Judge Dave Ryan is on the hunt. He's after you.
Out on the tar plains, the glides are moving…
The year was 1982. EMI/Capitol was attempting to "break" a young Birmingham band called Duran Duran (named after the villain from Roger Vadim's Barbarella) in the United States. Although the "New Romantic" movement—a stylish, dance-oriented offshoot of New Wave—was popular in the UK thanks to bands like Spandau Ballet, Haircut 100, and the granddaddy of them all, Roxy Music, it had yet to really take off in the States. A novel new strategy to promote Duran Duran's sophomore album Rio would not only achieve that goal and make them one of the most popular bands in the world, it would change the face of the music industry forever.
EMI/Capitol's strategy involved a raw, new musical medium: the music video. The format was not new, but most videos at that point were amateurish, unsubtle "metaphorical" performances (like, say, Olivia Newton-John's "Physical") or perfunctory live performances recorded to tape. For Rio, EMI/Capitol sent Duran Duran off to Antigua and Sri Lanka with a real live director (future Highlander director Russell Mulcahey) and the freedom (if not exactly the budget) to make little cinematic stories. The resulting videos—"Hungry Like The Wolf," "Save A Prayer," and the title track—were sent to the newly-created MTV, which, being new, was suffering from an acute lack of video supply at the time. Unsurprisingly, the extremely high-quality Duran Duran videos went into heavy rotation on the channel. The marriage was symbiotic—as MTV gained in popularity and viewership, its iconic video artists—specifically Duran Duran and Michael Jackson—sold more and more records. And as they gained more fans, more people tuned into MTV. Video was well on its way to killing the radio star.
For that history alone, Rio is rightfully considered an important moment in pop history. But does it deserve classic album status? Absolutely. Admittedly, I am an unapologetic Duran Duran fan and have been since '82. So perhaps this should all be taken with a grain of salt, and I'm just a raving fanboy. As Exhibit #1 for the defense, however, allow me to submit Classic Albums: Rio.
This is the third Eagle Rock music-related disc that I've reviewed, and it's the third "A" grade I've handed out. Eagle Rock does absolutely superb work with its musical offerings. This disc is no different. Nominally an hour-long (or so) documentary, this is actually more like a 130-minute extravaganza. The main documentary is a well-structured history of the band before and during the Rio recording process, placing the album—and its associated music videos—in their proper creative context. The best thing, though, are the multiple times when a band member (primarily Nick Rhodes, but all four of the participating original Durans take their turn) sits at the mixing board and, using the original unmixed master tracks, illustrates how the songs were built up from their component instrument tracks. It's a truly fascinating look at how the album was produced. Too often documentaries like this are satisfied to leave you with a generic "I wrote this song about an ex-girlfriend" sort of analysis. This disc, though, shows you how the whole process worked, from inspiration to recording to video. And that's what sets it apart from the majority of music documentaries.
Beyond the main documentary, the disc also has about 35 additional minutes of "deleted" interview footage. This material, for the most part, goes into deeper detail on some of the issues covered in the main documentary. It's easy to see why this material was "deleted"—had it been included it the main feature, it would have disrupted its pacing, making it linger for too long on those particular issues at the cost of the feature's overall flow. As an extra feature, though, it's great. There's a lot of additional information included, including a good deal more about how producer David Kershenbaum was brought in by Capitol in the US to remix the entire album to give it a more "US" sound. The US version of the album was very different than the original UK release—something that was not disclosed on the album credits. It's details like these that make this disc indispensable for a Duran Duran fan.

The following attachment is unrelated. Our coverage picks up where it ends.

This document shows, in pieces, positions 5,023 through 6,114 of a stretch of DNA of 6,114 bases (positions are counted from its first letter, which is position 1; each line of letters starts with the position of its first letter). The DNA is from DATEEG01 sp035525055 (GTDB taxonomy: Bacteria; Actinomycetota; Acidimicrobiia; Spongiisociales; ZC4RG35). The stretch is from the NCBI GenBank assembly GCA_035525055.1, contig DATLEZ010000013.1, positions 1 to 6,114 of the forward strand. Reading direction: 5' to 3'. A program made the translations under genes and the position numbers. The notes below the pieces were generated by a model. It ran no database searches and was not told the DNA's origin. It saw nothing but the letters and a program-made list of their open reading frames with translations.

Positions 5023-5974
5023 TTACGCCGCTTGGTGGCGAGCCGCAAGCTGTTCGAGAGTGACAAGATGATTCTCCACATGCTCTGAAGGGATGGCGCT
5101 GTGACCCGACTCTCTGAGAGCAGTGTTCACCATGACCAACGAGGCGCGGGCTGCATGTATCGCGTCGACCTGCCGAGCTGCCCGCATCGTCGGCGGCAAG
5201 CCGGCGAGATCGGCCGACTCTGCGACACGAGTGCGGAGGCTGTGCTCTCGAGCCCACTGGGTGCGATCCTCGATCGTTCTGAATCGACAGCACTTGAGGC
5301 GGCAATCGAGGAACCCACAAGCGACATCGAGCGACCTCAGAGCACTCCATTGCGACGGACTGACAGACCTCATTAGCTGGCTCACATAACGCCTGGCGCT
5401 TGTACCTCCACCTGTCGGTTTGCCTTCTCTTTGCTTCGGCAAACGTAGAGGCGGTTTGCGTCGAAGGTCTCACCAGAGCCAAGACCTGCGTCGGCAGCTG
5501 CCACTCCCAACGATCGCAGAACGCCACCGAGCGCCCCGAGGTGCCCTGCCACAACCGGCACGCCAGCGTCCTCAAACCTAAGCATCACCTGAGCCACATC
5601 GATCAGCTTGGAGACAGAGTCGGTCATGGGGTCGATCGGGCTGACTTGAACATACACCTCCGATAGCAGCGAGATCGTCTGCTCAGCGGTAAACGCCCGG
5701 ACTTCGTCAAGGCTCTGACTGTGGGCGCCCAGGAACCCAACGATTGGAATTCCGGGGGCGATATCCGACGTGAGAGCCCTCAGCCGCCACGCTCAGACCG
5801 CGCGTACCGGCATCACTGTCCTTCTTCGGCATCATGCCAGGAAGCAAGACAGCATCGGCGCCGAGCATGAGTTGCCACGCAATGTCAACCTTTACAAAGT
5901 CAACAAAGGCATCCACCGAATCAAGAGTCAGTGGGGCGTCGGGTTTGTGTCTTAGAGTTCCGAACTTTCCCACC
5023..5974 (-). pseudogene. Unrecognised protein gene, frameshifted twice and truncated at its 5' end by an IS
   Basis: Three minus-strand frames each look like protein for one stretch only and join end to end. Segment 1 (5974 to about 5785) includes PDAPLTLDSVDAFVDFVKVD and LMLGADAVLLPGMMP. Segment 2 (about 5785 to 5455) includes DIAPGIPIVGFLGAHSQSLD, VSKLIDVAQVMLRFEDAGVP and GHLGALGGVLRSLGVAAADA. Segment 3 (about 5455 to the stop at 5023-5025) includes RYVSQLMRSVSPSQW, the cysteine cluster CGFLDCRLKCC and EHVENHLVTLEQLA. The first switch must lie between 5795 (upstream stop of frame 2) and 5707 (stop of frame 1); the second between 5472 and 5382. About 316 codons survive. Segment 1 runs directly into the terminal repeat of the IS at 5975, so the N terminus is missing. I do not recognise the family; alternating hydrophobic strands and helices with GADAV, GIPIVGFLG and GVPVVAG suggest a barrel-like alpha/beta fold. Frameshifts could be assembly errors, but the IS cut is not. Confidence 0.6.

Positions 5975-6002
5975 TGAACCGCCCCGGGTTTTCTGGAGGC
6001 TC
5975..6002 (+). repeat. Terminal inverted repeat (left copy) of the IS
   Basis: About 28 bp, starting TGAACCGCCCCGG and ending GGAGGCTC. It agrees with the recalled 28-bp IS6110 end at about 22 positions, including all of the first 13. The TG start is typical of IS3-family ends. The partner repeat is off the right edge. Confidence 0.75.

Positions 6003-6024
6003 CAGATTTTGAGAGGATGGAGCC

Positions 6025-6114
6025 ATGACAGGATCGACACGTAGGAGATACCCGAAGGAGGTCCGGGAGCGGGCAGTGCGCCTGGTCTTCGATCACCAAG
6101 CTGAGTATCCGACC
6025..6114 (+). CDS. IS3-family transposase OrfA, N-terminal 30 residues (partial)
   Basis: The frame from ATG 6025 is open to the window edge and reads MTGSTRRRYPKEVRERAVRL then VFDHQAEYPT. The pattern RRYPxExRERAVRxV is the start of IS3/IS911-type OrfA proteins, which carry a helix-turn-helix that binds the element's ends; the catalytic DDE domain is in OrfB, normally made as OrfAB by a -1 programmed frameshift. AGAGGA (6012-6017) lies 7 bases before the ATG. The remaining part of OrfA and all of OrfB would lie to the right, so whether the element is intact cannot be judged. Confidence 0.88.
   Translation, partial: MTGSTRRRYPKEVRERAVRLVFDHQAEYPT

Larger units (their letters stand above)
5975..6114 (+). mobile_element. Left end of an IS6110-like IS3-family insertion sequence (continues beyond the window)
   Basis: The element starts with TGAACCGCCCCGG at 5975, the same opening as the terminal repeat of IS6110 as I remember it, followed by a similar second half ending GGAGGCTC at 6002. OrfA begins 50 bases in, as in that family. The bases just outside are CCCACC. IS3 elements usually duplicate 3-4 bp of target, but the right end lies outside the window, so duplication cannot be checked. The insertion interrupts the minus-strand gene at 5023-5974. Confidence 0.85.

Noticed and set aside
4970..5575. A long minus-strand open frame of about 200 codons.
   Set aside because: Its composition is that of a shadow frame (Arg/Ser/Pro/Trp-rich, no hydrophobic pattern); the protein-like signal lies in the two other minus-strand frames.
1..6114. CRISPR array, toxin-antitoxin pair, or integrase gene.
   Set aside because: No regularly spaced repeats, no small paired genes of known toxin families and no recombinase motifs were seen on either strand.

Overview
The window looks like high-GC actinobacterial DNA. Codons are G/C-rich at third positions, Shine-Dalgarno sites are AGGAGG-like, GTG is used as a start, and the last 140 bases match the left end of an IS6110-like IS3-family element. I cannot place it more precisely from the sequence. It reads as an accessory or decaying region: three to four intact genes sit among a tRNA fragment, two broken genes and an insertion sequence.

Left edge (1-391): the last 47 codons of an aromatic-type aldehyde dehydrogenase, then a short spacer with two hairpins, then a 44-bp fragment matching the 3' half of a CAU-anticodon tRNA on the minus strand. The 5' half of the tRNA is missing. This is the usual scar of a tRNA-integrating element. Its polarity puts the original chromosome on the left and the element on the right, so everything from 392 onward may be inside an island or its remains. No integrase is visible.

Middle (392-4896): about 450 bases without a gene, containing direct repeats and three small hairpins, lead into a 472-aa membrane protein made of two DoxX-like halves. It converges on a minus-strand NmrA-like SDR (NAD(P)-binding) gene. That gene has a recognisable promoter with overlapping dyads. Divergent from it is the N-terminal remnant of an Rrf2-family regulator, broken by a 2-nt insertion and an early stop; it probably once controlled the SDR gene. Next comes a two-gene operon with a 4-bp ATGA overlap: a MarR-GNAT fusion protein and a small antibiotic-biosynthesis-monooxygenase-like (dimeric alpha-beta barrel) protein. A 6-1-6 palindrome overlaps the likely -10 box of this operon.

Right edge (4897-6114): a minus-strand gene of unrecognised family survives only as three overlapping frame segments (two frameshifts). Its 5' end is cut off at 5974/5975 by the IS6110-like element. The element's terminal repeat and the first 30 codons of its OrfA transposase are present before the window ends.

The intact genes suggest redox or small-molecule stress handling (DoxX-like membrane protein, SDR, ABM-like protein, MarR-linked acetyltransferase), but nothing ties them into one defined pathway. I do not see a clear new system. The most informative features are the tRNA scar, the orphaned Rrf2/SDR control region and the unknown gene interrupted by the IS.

Finally, there are five live-in-studio performances by the recently reformed Duran Duran (sans original member Andy Taylor, the only original member who is not present and accounted for on the disc), recorded at WGBH in Boston. (The specific tracklist: "Rio," "Save A Prayer," "New Religion," "Hungry Like The Wolf," and "The Chauffeur." Even though twenty-five years have passed, the Double Ds are still pretty damn good…
Picture quality is extremely good here, which is another unexpected bonus. All of the video, with the exception of archival footage from the early Eighties, is presented in anamorphic widescreen. The only criticism I have of the disc—and it's a minor criticism at worst—is that the audio track is only presented in Dolby stereo. It's a good stereo track, with good reproduction and all…but a Dolby surround track (especially for the in-studio performances) would have made this offering perfect.
As it is, this is yet another astoundingly great value of a package from Eagle Rock. Obviously, it will primarily appeal to Duran Duran fans—but those fans will be more than pleased by this disc. Even if you're not a huge fan, but just like the singles from the album, you'll probably be fascinated by the stories behind them. (Parents should note, however, that there are some boobies on display here, and some light fetish costumes in some of the videos.)
And if you hate Duran Duran and think this disc should be thrown into a furnace somewhere…well, then, we just have nothing left to talk about, do we?
Not guilty! (Albeit notorious…)
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Scales of Justice
Studio: Eagle Rock Entertainment
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